Second, if the expenditure is not for a fundamental governmental purpose, two factors must be considered to determine whether a gift has been made: consideration and donative intent. 114 Wn.2d at 39. If the expenditure is made without consideration and with donative intent, it is an impermissible gift. Moreover, these two factors are related. The court looks for donative intent to determine how closely to scrutinize sufficiency of the consideration. Unless there is proof of donative intent or grossly inadequate return, courts do not inquire into the adequacy of consideration.
In our opinion, the program about which you inquire would not constitute a gift of public funds. The services provided to the county by the employees who donate the leave is consideration for the program. The source of funds for the sick leave bank is the hours of vacation and sick leave donated by county employees. The donating employees accrue these hours of leave that may be transferred to the sick leave bank for use by qualifying employees. Additionally, there is no donative intent on the part of the county.2/
The court long has held that payments to employees for services rendered do not constitute a gift. In Luders v. Spokane, 57 Wn.2d 162, 356 P.2d 331 (1960) the court considered an increase in the pension of retired policemen. The court ruled that the payment of the increase was not a gift of public funds. The court said:
Art. VIII, § 7, of the state constitution prohibits gratuities. We held inBakenhus v. Seattle, 48 Wn. (2d) 695, 296 P. (2d) 536, that a pension granted to a public employee is not a gratuity, but is [[Orig. Op. Page 5]] deferred compensation. That renders Art. VIII, § 7, inapplicable. Here there is a compensation increase which may apply as well to deferred compensation as compensation paid during active service.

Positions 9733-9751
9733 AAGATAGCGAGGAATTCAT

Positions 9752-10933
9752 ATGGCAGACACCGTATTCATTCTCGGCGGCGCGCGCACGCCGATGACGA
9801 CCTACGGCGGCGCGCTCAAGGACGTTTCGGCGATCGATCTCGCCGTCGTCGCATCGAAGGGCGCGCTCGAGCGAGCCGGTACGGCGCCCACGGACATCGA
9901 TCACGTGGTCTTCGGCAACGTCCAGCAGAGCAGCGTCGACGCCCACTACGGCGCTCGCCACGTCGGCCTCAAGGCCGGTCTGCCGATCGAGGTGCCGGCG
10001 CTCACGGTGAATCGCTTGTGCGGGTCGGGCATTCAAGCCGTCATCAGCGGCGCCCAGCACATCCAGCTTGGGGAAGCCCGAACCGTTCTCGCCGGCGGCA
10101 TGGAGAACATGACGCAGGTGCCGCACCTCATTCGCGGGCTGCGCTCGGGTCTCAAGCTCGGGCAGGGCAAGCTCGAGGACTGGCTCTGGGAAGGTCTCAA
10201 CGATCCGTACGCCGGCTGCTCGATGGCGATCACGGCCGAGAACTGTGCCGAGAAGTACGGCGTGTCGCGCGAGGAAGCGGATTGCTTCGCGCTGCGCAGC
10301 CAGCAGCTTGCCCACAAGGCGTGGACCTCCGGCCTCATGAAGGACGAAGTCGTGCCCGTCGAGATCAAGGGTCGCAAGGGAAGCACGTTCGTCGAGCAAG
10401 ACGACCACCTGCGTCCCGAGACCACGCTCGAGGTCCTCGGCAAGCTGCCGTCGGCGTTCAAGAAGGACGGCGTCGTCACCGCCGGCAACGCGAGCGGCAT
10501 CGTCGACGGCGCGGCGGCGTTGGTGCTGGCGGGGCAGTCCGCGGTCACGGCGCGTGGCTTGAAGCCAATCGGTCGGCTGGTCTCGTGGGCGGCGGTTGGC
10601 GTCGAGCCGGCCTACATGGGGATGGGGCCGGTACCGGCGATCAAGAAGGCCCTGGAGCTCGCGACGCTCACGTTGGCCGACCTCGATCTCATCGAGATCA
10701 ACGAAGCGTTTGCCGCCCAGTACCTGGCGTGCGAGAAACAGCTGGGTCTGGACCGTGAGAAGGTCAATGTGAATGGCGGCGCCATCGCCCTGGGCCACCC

57 Wn.2d at 165. See also Marysville v. State, 101 Wn.2d 50, 57-8, 676 P.2d 989 (1984) and Bellevue Sch. Dist. v. Bentley, 38 Wn. App. 152, 159, 684 P.2d 793 (1984), which recognize that payments for services rendered by employees are not prohibited by article 8, section 7.
That employees choose to donate leave instead of taking it, does not change the fact that the leave has been accrued or that the county has received consideration for its payment. Nor does the fact that employees choose to give the leave to the sick leave bank establish donative intent on the part of the county. If an employee elects to donate leave, there is obviously donative intent. But the donative intent is on the part of the employee, not the county. The proposal accompanying your letter plainly states that donation of leave is voluntary. Nothing in article 8, section 7 prohibits an employee from making such a donation. Since payments from the sick leave bank consist of leave donated by the employees who have accrued the leave, there is no gift of public funds. And since there is no donative intent on the part of the county, there is no basis for questioning the adequacy of consideration the county receives for payment of the leave. Tacoma v. Taxpayers of Tacoma, 108 Wn.2d 679, 703, 743 P.2d 793 (1987).